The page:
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story:New science, new materials, new power

scene:New dyes

New dyes
Images with this text:
Women gathering female cochineal beetles. The beetles' bodies are dried to produce a natural red dye, 1845.
New dyes
Before 1856 all the dyes used to colour clothing, paint and print came from natural sources such as insects, molluscs, barks, flowers, roots, leaves and berries. The range of colours that could be produced was limited.
Dyeing was a well-established craft whose origins can be traced back to antiquity. The earliest written records refer to dyes used in China, Rome, Persia, India and Egypt. Methods used were painstaking and sometimes prohibitively expensive. Royal or Tyrian purple, for example, a colour derived from molluscs and originating in the Mediterranean, was exclusively worn by wealthy royalty.
Another animal-based dye was cochineal, a crimson dye derived from beetles living on cactus plants, discovered by pre-Columbian Indians. Vegetable dyes tended to be cheaper and more plentiful. The most common were madder and indigo, the ancient red and blue dyes used for cloth and cosmetics, while other important plant dyes included carthamus, woad, saffron, brazilwood and turmeric. In 1856 a chemist called William Perkin discovered how to mass produce colour in a factory and the synthetic dye industry was born.
Images with this text:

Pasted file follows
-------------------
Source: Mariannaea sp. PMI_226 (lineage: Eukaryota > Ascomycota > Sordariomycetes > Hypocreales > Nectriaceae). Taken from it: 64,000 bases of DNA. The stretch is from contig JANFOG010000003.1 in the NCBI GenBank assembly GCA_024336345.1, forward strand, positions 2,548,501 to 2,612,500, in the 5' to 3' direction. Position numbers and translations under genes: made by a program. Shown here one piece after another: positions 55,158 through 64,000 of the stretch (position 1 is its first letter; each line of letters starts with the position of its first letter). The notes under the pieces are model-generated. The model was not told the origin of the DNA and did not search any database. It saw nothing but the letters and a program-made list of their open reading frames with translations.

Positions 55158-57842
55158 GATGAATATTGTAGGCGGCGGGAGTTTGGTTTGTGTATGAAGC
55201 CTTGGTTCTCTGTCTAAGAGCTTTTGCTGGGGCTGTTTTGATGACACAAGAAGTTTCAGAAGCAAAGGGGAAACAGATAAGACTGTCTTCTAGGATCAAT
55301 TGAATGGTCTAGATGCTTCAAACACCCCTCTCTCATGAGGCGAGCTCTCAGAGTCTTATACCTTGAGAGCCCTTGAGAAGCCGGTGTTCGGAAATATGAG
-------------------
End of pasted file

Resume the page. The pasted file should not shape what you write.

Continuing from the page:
Women gathering female cochineal beetles. The beetles' bodies are dried to produce a natural red dye, 1845.
In 1856 a young chemistry student, William Perkin, was trying to discover how to synthesise quinine, a cure for malaria. His attempt, using a coal tar product called aniline, failed. What he produced instead was a solution with an intense purple colour - the first ever synthetic dye.
Perkin realised that aniline purple, better known as mauveine, had great economic potential. He abandoned his studies and pursued his accidental discovery with youthful energy and opportunistic genius.
He patented mauveine and with the financial backing of his father built a factory on the banks of the Grand Union Canal in Greenford, West London. He produced the dye in industrial quantities for sale to the textile industry.
Mauveine was a huge success. In the 1860s the streets of London and Paris, the fashion capitals of Europe, were ablaze with Perkin's colour. At the Royal Exhibition of 1862 Queen Victoria gave it her seal of approval when she appeared in a silk gown dyed with mauveine.
Images with this text:
Mauve shawl, 1856.
William Perkin's factory at Greenford.
Perkin's original mauve dye.
A silk dress dyed with mauveine, 1870-73.
William Perkin, 1838-1907.
Aniline dyes
William Perkin's success with mauveine prompted other chemists to experiment with aniline. They created a rainbow of coloured dyes including aniline red, aniline blue and aniline violet.
Perkin himself produced two important new colours, 'Britannia Violet' and 'Perkin's Green' (it is said that the water in the Grand Union Canal turned a different colour depending on what dyes were being made that week).
Manufacturers soon found that colour novelty was a key factor in attracting consumers. As the chemical companies sought new colours and forged ever stronger links with research laboratories, scientists and engineers, science became irrevocably bound up with industry. It was in this context that the industrial research laboratory emerged.
As the range of aniline dyes grew, synthetics gradually took over from natural dyes. Pioneering science and the winning of patents became more important in international competition than a vast natural resource base.
Images with this text:
Glass shelves packed with different synthetic dyes. Workers at an aniline dye factory owned by Bayer in Barmen, Germany, 1876.
Sample book of dress fabrics coloured with aniline dyes, 1896.